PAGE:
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THANKS, LIMEYS AND BEANERS!
This letter was sent to us as a reminder that we should love our immigrant traditions, even if they're illegal.
Just wanted to point out that without the British limeys, we Americans would not have our language, all of those American Revolution heroes and stuff, the Fourth of July or the "Star Spangled Banner" (a British drinking song). And without the Mexicans, we would not have the Alamo, California and the Southwest (stolen fair and square from Mexico), beautiful Southwestern architecture and culture, and, of course, incredibly delicious foods such as guacamole and chili concoctions. So thanks, limeys & beaners.
FREE TO BE WHO WE ARE
The following letters are in response to Janine Kahn's July 27 article, "The Closet and the Cross," about ex-gay ministry Exodus International and Michael Bussee's transition from founder to critic.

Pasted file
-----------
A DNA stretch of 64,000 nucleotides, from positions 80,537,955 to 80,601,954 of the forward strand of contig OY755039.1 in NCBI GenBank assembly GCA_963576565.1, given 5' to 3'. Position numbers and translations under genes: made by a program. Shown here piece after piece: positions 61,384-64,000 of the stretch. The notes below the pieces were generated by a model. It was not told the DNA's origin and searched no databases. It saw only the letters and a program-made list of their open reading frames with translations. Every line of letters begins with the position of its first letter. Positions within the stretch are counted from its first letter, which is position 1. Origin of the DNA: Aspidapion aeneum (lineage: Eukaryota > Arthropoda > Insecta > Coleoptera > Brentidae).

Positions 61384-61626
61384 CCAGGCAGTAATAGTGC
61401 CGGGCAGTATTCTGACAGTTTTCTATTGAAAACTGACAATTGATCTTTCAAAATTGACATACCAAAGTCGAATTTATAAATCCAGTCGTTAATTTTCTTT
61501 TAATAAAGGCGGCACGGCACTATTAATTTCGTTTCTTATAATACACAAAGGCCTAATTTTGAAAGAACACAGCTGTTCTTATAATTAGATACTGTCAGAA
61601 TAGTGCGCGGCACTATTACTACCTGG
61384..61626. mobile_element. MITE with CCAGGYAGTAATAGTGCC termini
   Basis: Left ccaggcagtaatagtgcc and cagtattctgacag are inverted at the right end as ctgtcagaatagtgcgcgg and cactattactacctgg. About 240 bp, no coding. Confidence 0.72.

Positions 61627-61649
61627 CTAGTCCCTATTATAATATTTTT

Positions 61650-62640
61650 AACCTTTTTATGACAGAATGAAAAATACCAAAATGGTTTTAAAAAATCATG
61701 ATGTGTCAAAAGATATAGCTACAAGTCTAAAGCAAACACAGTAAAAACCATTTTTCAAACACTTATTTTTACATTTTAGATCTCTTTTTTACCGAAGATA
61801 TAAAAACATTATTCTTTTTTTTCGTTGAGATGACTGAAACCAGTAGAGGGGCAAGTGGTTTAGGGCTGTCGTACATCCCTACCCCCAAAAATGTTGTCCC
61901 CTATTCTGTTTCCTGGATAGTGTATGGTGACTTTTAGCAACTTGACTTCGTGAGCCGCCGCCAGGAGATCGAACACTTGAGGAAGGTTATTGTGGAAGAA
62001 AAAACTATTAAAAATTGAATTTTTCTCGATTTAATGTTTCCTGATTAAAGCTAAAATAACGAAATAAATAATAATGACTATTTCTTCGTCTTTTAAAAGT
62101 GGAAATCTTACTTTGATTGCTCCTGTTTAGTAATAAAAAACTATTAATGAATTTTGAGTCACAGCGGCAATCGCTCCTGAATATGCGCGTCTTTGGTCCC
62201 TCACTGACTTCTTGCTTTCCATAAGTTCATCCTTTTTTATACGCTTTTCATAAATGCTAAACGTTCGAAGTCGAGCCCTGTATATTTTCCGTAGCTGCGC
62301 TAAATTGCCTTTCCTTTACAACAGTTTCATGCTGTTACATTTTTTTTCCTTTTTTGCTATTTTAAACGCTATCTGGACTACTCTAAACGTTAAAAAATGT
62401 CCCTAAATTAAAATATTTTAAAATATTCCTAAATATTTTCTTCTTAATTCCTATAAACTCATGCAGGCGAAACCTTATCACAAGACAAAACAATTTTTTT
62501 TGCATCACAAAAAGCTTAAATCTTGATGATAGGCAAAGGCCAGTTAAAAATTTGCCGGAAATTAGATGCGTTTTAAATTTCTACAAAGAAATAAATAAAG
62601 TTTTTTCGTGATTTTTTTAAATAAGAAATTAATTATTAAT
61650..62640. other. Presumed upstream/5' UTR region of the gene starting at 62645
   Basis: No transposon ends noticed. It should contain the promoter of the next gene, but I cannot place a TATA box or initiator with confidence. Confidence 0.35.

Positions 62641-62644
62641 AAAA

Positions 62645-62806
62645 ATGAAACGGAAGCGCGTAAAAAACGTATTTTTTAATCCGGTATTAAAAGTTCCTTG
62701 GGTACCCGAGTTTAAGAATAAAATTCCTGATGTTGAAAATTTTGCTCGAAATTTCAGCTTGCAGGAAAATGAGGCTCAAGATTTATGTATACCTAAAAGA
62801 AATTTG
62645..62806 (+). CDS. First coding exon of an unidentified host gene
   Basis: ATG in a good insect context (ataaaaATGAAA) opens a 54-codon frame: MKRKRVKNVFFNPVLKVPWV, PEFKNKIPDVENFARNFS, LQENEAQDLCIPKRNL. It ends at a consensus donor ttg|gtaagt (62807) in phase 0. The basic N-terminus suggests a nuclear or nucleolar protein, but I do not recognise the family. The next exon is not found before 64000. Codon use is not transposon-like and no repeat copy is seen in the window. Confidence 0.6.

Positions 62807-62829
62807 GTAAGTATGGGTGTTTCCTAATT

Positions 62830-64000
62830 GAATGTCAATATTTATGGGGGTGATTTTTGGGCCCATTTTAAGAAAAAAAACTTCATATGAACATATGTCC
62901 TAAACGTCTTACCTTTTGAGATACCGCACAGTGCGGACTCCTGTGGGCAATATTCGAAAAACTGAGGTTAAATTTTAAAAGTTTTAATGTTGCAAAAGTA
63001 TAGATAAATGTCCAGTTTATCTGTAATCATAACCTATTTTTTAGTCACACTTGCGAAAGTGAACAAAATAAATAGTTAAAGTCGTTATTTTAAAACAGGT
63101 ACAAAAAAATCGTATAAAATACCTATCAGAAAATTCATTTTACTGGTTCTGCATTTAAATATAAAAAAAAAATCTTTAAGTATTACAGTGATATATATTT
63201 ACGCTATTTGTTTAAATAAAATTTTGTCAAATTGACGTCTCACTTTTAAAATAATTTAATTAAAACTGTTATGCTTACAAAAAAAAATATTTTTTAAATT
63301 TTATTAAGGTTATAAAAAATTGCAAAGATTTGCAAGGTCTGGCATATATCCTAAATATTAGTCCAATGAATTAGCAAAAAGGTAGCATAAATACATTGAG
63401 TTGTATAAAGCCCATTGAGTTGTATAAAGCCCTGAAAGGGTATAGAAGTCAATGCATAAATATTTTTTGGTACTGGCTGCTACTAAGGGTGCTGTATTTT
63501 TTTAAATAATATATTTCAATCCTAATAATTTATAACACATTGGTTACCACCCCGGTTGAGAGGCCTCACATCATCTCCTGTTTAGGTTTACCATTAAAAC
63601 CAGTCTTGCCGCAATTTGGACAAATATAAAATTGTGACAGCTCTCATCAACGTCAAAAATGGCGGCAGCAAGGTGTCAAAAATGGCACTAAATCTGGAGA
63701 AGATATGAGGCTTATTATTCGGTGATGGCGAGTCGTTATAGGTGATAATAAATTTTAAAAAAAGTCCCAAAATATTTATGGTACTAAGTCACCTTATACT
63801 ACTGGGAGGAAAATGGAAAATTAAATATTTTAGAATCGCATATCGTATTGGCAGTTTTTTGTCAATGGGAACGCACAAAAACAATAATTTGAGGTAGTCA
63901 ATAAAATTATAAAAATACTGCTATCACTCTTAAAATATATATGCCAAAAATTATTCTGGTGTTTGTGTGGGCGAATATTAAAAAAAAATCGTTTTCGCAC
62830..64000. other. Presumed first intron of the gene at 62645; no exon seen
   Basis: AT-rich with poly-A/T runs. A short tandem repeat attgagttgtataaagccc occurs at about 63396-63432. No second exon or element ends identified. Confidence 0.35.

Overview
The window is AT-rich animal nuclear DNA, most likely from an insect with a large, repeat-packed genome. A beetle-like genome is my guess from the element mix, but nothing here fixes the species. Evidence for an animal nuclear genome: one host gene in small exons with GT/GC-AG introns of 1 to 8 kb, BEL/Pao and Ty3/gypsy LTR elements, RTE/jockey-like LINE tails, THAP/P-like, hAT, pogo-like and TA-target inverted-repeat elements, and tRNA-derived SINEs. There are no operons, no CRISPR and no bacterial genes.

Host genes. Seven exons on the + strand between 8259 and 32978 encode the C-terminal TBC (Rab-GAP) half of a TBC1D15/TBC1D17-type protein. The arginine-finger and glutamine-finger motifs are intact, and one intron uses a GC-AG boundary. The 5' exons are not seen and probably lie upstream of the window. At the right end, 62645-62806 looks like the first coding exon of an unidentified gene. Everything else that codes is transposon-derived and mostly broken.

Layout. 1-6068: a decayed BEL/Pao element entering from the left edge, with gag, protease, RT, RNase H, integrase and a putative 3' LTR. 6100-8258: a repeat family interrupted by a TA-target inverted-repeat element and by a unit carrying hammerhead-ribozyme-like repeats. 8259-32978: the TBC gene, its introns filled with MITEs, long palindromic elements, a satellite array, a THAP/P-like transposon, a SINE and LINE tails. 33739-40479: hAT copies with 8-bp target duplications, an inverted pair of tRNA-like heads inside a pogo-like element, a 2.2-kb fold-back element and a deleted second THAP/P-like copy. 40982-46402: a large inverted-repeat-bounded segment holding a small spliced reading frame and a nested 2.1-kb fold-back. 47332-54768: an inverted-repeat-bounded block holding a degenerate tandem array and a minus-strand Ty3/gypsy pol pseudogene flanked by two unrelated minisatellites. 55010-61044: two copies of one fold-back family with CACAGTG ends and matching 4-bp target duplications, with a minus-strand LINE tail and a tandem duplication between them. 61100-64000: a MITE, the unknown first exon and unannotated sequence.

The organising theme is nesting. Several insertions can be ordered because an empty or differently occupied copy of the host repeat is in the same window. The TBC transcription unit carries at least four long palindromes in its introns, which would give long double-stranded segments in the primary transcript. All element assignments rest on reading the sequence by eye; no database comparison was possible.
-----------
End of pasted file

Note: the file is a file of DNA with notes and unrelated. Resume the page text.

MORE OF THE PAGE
Thank you for sharing the story of Michael Bussee and others so affected by the "ex-gay" movement. It is heartbreaking to think that people are forcing a message of hatred directly linked to suicide under the guise of Christianity. I completely agree with my colleague, the Reverend Paul Tellstrom: Jesus was not interested in your sexual orientation. He was interested in justice for all people—the poor, the alienated, the outcast and the ostracized. Would Jesus want good people, whose only desire is to love and be loved, to hurt themselves, or even take their lives because they could not fit a mold that other people tried to fit them in? I think not. Jesus was about love and compassion. He called us to seek our own identity with God. My heart breaks that there are still Christians today condemning homosexuals for living their God-given life. Thank God for people like Michael Bussee, who, though they struggle, come to a place where they can love themselves—and so love others.